Cyware Daily Threat Intelligence, May 10, 2019

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Malicious actors have come up with a new way to earn profits. They are now selling source code of companies’ software to make more money. Lately, a Russian and English-speaking hacker group named ‘Fxmsp’ has breached three US-based anti-virus companies to steal source code related to antivirus software, AI and security plugins. They are selling the stolen source code along with other confidential information to different companies for a price of $300,000. The hacker group is believed to possess around 30 terabytes of data from these companies.

The prolific AZORult info-stealer trojan also made news in the past 24 hours. Attackers were found distributing the malware through a fake VPN software named Pirate Chick. The software is distributed through fake Adobe Flash Players and adware bundles.

Jokeroo RaaS has been found tricking its clients through exit scam. The Tor site used by Jokeroo had displayed a false notice claiming that its server has been seized by the Europol police and are no longer in service. However, later it was found that the service was active and the notice shared was a part of an exit scam.

Top Breaches Reported in the Last 24 Hours

Over 80 million records exposed
ApexSMS, a SMS marketing firm that is involved in SMS bombing campaigns, has leaked 80,055,125 records due to a misconfigured MongoDB database. The database contained a massive amount of data including one prominent folder called ‘leads’. The exposed records included MD5 hashed emails, first and last names, IP addresses and phone numbers of users.

US-based antivirus companies breached
Russian and English-speaking hacker group ‘Fxmsp’ has breached three US-based antivirus companies to steal source code and other crucial information. The group is selling the stolen data and network access to other companies at a price of $300,000. The stolen source code includes code for antivirus software, AI and security plugins. Fxmsp is believed to possess 30 terabytes of data from the three companies.     

Total Registration data breach
A misconfigured Amazon bucket has exposed both students’ and parents’ information of several schools that are in contract with a Colorado-based firm named Total Registration. The database contained hundreds of files, one of which included data of 13,000 students from over 117 different district schools. Some of the files contained students’ date of birth, demographic information on students and their parents.     

Top Malware Reported in the Last 24 Hours

Microsoft SharePoint vulnerability exploited
Saudi government cybersecurity agency has reported that hackers are exploiting a remote code execution flaw in Microsoft SharePoint to conduct reconnaissance on the networks of target organizations. The vulnerability in question, CVE-2019-0604, exists in the older versions of SharePoint. The attackers behind the attack are gathering information on Microsoft Exchange and SQL servers in the attack.

Jokeroo RaaS used in an exit scam
On May 7, 2019 Tor sites used by Jokeroo Ransomware as a Service(RaaS) displayed a notice on its website claiming that their server has been seized by law enforcement agencies. However, the Europol authorities have denied of such activities and have claimed that the RaaS is conducting an exit scam. Such scams aim to lock clients’ funds by falsely claiming that the business has been closed.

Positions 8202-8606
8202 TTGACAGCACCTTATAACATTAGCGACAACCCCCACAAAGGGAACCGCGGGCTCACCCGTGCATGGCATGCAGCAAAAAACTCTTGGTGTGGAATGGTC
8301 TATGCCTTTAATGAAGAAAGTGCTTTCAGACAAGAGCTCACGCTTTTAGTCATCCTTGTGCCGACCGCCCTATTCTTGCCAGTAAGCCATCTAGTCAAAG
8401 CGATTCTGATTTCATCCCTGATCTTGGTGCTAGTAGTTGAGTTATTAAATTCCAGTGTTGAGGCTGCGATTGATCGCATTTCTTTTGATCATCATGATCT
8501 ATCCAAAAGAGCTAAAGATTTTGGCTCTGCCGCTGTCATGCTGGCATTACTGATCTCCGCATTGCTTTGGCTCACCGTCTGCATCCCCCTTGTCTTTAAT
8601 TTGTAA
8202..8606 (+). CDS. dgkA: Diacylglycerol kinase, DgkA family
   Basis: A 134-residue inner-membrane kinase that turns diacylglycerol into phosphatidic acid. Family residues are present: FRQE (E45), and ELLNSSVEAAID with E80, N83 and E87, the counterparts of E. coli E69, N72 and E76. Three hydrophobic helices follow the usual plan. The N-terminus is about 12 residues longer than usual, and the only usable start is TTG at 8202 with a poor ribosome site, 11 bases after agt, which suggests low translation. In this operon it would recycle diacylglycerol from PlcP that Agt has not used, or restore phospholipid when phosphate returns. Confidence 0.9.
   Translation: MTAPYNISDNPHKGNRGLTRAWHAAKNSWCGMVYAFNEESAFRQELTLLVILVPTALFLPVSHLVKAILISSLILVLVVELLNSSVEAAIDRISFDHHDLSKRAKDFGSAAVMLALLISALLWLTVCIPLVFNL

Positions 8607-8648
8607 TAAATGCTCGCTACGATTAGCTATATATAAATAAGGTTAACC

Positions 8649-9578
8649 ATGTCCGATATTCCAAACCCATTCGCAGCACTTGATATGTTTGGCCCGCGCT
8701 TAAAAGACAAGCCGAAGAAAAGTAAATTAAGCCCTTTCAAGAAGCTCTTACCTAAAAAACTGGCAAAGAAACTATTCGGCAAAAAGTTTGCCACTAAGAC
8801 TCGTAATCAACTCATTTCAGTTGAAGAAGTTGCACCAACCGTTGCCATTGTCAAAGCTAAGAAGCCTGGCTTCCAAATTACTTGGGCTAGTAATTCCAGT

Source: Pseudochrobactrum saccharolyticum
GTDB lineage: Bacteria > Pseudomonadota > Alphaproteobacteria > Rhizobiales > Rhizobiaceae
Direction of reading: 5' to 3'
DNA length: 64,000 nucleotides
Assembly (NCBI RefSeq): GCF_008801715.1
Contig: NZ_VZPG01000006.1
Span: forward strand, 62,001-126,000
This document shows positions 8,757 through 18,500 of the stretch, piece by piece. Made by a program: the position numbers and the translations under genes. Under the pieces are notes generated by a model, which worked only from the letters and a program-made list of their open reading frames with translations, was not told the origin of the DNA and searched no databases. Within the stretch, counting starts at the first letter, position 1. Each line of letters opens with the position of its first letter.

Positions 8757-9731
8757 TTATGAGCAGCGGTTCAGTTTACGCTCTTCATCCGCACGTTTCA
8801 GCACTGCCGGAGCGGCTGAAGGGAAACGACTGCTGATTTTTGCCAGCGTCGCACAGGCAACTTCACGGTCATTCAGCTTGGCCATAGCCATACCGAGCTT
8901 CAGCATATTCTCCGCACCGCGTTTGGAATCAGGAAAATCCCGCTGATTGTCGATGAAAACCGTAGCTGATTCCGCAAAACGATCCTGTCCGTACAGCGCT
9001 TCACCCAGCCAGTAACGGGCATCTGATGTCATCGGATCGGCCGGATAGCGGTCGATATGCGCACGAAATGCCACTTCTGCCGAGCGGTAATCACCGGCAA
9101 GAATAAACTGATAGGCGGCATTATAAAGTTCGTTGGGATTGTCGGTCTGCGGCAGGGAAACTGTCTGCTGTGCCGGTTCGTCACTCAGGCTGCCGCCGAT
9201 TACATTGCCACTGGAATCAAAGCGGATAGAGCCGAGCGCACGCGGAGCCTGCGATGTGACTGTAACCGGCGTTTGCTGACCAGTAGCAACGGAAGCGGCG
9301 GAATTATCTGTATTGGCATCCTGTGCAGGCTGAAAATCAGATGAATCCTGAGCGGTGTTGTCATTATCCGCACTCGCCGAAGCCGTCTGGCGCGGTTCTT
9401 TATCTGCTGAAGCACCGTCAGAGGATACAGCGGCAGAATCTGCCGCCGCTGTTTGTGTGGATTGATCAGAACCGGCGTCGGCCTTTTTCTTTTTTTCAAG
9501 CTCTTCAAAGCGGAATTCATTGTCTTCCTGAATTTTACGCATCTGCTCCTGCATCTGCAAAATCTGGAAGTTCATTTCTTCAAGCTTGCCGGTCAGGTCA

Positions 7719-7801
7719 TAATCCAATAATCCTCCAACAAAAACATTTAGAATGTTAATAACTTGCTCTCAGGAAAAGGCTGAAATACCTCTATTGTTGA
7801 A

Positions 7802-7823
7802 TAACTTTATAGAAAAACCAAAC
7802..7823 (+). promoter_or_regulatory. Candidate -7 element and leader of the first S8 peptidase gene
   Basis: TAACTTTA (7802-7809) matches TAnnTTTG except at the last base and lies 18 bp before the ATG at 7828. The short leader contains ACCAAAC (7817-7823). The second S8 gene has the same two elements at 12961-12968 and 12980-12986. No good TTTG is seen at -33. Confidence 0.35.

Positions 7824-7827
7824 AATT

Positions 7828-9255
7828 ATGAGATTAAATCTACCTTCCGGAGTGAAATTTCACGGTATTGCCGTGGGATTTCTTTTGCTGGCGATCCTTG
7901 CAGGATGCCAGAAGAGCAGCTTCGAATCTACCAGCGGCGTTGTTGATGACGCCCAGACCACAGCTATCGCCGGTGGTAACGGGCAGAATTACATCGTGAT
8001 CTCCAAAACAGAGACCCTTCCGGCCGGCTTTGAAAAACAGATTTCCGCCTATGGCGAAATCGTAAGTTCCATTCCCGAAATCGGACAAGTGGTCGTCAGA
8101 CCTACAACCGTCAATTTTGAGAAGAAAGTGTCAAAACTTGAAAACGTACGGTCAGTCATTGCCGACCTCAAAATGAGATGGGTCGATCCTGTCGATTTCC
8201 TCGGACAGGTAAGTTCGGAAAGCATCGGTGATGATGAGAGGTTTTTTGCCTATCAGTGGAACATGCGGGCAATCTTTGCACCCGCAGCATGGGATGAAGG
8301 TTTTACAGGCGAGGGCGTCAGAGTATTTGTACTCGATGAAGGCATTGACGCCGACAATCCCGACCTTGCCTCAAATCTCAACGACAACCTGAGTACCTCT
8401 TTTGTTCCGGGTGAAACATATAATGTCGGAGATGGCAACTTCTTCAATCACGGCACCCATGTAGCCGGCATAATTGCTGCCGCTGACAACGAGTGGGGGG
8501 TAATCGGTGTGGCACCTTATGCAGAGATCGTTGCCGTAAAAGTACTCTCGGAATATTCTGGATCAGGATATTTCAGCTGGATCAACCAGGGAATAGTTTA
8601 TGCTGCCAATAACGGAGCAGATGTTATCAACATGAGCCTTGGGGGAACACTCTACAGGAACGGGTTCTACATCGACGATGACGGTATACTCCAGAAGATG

AZORult returns
A fake VPN software named Pirate Chick has been found distributing AZORult info-stealing trojan. The software is distributed through fake Adobe Flash players and adware bundles. Once, the software is executed, it conducts several checks before installing malicious payloads. The software does not infect users belonging to Russia, Ukraine or Kazakhstan.

KPOT 2.0
A new variant of KPOT stealer malware has been uncovered by security researchers recently. The malware variant is distributed via email campaigns and exploit kits. It is being used against Jaxx cryptocurrency wallet users. It can steal information from various places like web browsers, instant messengers, email, VPN, RDP, FTP, cryptocurrency, and gaming software.

Top Vulnerabilities Reported in the Last 24 Hours

Cryptographic flaw
Experts believe that a Russia-designed encryption algorithm contains a flaw that could potentially damage the security of encrypted data. The vulnerability exists in the S-Box component of the algorithm. The matter came to light during a meeting of the International Organization for Standardization (ISO), which happened in Tel Aviv in April this year.
Phar flaw
A serious flaw has been detected in multiple content management systems - including Drupal, Joomla, and Typo3. The vulnerability is identified as CVE-2019-11831 and exists in the phar stream wrapper component used in PHP-driven projects. The vulnerability can lead to arbitrary remote code execution on some systems.

Heap-based buffer overflow flaw
Kaspersky Labs has addressed a heap-based buffer overflow vulnerability in its Antivirus Engine. The flaw is tracked as CVE-2019-8285 and could potentially allow attackers to execute arbitrary code remotely. The flaw has scored 8.0 on the CVSS rating.   

Top Scams Reported in the Last 24 Hours

‘Big Banks’ scam
Researchers have come across a new scam where people received phishing emails from St. George Bank. The email states that the bank detected an issue with the user’s account and say that it has blocked the internet banking facility of the user. The victims are then asked to contact the National Australia Bank (NAB) and sort out the issue. The subject line of the email goes as ‘Your Account Has Been Disabled’ and includes names and logos of the target bank. The scammers aim to take over the victims’ bank account by tricking them into providing their personal details for verification purpose. 


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